Nathalie Foy would almost always rather be reading. She lives in Toronto with her husband and three sons and piles of books that multiply at an alarming rate. Thankfully books have no expiration date. Nathalie is an occasional instructor of Canadian Literature at the University of Toronto, and after being given Anne Fadiman’s Ex Libris: Confessions of a Common Reader by a student, she began collecting books about books and blogs about them at Books About Books.
Thomas King’s Truth and Bright Water is a delight. Each time I read it, I am newly charmed. It is brimful of offerings: part mystery and part coming of age, the story is peppered with red herrings and liberally seasoned with magic realism and social critique. There is tension throughout, and tragedy, but both are leavened by King’s inimitable comedic style. King has dialogue–and the non-sequitur in particular–down to a fine art, and one of the great joys of reading the book is how the characters come alive in their snappy exchanges.
Truth and Bright Water, an American town and a Canadian reservation, sit across from each other on the border between Canada and the U.S. The story takes place during Indian Days, as Bright Water prepares for the yearly deluge of tourists. There is also the homecoming of two former residents of Bright Water: the “famous Indian artist” Monroe Swimmer, whose art is one of the novel’s crowning glories, and the narrator’s black sheep of an aunt. Borders, revenants, the carnival atmosphere, family conflicts, ghosts and magic all make for exciting and dangerous territory, and we follow the teenaged protagonists, Tecumseh and his cousin Lum, as they negotiate it.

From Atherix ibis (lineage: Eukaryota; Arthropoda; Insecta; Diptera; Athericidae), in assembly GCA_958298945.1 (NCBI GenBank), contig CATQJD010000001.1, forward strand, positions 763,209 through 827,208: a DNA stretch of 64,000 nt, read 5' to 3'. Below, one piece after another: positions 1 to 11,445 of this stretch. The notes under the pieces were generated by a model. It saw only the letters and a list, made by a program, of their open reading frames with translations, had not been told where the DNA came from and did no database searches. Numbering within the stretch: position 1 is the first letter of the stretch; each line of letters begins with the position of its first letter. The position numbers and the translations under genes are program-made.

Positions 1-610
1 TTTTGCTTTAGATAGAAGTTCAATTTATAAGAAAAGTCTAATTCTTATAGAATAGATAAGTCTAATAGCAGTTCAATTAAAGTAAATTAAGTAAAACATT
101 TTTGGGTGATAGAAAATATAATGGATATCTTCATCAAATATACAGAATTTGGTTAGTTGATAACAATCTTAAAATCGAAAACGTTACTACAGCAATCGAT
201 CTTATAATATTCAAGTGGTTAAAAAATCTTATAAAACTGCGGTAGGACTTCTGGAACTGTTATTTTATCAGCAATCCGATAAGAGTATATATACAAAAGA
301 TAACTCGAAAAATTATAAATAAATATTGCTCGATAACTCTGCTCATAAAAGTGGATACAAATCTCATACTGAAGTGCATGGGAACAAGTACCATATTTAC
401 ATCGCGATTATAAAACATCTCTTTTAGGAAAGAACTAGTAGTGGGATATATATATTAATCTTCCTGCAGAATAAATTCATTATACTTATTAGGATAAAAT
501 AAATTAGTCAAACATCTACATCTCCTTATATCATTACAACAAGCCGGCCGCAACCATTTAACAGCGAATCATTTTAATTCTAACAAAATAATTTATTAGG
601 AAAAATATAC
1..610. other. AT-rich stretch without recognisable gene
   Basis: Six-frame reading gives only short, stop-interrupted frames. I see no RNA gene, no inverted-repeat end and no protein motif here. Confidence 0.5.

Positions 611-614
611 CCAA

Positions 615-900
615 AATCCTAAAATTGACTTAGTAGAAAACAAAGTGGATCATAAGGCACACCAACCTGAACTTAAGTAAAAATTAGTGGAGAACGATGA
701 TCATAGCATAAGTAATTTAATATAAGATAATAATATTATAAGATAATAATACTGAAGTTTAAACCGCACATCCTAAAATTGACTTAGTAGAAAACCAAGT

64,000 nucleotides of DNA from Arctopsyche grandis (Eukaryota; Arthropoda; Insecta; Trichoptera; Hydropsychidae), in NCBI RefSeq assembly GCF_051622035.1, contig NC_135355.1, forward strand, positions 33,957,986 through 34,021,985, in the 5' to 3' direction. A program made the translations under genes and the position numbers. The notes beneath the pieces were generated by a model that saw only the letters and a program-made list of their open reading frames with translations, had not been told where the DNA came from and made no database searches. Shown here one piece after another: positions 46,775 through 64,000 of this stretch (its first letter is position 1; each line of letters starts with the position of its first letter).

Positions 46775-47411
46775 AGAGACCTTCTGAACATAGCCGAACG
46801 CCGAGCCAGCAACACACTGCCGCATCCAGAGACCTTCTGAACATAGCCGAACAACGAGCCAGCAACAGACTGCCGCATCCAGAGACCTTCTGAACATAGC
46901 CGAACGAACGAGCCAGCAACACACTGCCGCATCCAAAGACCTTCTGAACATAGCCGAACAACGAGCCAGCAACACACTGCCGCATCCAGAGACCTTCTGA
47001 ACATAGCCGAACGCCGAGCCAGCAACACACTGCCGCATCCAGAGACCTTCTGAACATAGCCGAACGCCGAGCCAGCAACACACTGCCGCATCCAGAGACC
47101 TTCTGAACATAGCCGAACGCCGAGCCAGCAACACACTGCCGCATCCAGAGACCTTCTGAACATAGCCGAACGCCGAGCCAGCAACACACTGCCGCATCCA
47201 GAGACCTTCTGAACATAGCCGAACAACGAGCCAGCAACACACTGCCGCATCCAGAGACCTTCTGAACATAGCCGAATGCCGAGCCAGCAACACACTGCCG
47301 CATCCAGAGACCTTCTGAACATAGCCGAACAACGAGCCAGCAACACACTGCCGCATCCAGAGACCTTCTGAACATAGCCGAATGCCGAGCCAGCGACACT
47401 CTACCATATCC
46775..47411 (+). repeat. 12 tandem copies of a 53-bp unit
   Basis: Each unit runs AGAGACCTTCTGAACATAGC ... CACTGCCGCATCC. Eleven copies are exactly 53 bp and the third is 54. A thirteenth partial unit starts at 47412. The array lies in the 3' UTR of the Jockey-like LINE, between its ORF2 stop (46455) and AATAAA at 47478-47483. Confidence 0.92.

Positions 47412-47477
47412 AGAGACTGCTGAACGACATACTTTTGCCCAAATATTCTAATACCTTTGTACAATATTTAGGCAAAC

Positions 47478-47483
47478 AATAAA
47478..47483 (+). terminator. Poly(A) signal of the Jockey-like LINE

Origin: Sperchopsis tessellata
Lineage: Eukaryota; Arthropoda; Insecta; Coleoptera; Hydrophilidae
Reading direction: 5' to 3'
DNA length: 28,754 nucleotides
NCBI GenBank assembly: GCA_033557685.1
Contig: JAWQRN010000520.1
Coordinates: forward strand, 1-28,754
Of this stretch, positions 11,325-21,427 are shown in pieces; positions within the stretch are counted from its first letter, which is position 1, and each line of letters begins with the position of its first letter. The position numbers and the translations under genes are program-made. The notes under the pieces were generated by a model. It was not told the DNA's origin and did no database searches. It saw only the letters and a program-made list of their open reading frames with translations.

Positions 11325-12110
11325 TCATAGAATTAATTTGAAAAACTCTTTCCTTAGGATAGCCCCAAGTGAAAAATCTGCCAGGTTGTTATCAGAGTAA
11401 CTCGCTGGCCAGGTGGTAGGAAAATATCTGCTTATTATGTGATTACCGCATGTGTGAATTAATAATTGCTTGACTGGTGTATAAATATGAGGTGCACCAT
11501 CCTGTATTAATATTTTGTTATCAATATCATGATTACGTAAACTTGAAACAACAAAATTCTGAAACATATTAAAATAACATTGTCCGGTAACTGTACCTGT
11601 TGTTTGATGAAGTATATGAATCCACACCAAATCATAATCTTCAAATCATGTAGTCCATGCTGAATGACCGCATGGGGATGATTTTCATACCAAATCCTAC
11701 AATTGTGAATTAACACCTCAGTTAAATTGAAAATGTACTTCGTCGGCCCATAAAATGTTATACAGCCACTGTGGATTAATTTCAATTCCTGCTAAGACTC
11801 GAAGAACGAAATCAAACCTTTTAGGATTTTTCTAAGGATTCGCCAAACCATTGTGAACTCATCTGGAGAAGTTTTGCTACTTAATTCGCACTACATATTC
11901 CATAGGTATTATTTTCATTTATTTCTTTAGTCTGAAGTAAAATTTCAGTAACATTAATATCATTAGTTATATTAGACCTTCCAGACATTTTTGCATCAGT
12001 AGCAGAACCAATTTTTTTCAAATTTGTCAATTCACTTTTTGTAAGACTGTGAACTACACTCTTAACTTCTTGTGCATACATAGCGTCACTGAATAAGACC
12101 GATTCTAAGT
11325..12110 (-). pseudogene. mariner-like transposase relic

The narrator is Tecumseh, who often does not understand the significance of what he is telling us, and the deft handling of the ironic gap is another of the book’s delights. Thomas King’s novels are richly allusive, and it helps the reader to know, as Tecumseh does not, that the character Rebecca Neugin is real, a survivor of the Cherokee Trail of Tears, that there is more to a story than just the words, that things are not always what they appear.
In 2004, King’s Green Grass, Running Water was one of the final two books for the CBC’s Canada Reads, and one reason it got bumped was that several panelists called it a book for literature majors. To an extent, I agree. It is a book best read with the assistance of discussion, whether for a class, book group or CBC panel. Truth and Bright Water is a far more accessible novel, but it still makes us work and think. To my way of thinking, the very best books do.
Chad Pelley is a multi-award-winning writer from St. John’s. His debut novel, Away from Everywhere, was a Coles bestseller, won the NLAC’s CBC Emerging Artist of the Year award, and was shortlisted for the for 2010 ReLit award and the Canadian Authors Association Emerging Writer of the Year award. His short fiction has won awards, been anthologized, and accepted for publication by leading literary journals such as Prairie Fire. Chad facilitates a creative writing course at Memorial University, sits on the board of directors at the Writers’ Alliance of Newfoundland & Labrador, runs Salty Ink.com, and has written for a variety of publications, such as The Telegram and Atlantic Books Today.